CHSRA

Whither (wither) high-speed rail?

By now, everybody in the rail management and advocacy communities, along with much of the general public, knows what happened to California’s high-speed rail (HSR) project. It’s dead. In his State of the State address, Governor Gavin Newsom scaled it down. Seven days later, the Federal Railroad Administration (FRA) finished the job with a letter from Administrator Ron Batory to Newsom and California High-Speed Rail Authority (CHSRA) CEO Brian P. Kelly.

California HSR: Seven Deadly Mistakes

“Real high-speed rail might still make sense in the U.S. in the densely populated Northeast Corridor and among certain high-population city-pairs elsewhere in the U.S. in the ‘sweet spot’ of 250-500 miles apart (too far to drive easily, too short to fly conveniently), if costs can be kept under control,” writes Eno Center for Transportation Senior Fellow and Eno Transportation Weekly Editor Jeff Davis. “But future high-speed rail projects would do well to avoid seven mistakes that have caused the California system to be indefinitely delayed.”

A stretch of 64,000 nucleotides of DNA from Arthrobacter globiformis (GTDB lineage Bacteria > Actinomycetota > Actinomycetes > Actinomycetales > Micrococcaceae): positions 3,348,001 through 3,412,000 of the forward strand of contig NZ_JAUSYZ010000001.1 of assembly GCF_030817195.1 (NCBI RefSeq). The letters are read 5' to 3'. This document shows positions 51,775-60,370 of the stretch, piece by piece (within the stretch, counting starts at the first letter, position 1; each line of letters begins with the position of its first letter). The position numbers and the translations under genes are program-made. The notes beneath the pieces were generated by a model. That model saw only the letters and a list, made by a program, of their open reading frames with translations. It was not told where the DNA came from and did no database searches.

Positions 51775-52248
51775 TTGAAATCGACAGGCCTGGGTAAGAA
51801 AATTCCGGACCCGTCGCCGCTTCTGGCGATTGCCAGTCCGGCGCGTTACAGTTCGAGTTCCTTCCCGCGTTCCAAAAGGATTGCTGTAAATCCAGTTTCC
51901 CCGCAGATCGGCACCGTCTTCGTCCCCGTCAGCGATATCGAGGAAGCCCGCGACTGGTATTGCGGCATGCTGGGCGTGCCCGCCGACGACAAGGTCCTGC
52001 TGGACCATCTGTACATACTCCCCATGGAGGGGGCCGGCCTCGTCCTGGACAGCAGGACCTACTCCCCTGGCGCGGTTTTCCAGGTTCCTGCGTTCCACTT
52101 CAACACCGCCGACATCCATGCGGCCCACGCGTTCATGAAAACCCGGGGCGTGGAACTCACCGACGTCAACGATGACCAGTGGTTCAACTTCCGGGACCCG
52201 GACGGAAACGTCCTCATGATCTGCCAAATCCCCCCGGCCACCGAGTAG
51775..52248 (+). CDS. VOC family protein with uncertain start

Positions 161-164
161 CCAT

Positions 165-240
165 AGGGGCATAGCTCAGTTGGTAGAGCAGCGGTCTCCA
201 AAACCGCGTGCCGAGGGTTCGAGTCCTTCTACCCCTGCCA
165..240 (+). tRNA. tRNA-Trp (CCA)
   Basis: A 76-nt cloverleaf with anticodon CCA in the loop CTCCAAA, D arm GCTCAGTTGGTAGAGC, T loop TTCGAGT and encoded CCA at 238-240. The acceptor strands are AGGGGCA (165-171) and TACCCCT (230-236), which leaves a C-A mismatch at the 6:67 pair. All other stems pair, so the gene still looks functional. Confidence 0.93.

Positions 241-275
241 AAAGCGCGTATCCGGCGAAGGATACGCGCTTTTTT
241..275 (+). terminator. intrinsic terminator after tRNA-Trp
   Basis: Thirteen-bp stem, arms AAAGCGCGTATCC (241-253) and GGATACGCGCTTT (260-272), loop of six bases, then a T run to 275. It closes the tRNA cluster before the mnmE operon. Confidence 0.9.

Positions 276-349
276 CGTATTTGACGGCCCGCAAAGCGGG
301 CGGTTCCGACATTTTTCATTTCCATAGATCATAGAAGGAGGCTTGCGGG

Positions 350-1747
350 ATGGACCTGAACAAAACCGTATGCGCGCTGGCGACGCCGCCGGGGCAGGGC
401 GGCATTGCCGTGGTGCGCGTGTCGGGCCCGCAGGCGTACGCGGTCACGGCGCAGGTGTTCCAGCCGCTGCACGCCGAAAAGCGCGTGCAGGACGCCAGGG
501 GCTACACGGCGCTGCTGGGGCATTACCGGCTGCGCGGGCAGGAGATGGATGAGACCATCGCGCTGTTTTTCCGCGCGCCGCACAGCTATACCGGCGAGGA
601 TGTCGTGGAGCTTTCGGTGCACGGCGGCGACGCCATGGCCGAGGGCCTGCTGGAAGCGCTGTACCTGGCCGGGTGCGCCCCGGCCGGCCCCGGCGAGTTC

Newsom squashes California HSR full build-out

California Gov. Gavin Newsom, citing budget pressures, says the state will not move forward with plans to connect Los Angeles and San Francisco by high-speed rail. Rather, Newsom said the state will build only the 119-mile Central Valley segment of the line, linking Merced and Bakersfield. Newsom’s remarks, made during his first State of the State address Feb. 12, were not widely expected.

U.S. arm of German Rail lands CHSRA contract

The California High-Speed Rail Authority (CHSRA) Board of Directors on Nov. 16 awarded a performance-based contract of up to $30 million to DB (Deutsche Bahn AG) Engineering & Consulting USA for “Early Train Operator” services to assist with planning, designing and implementing the agency’s high-speed rail program.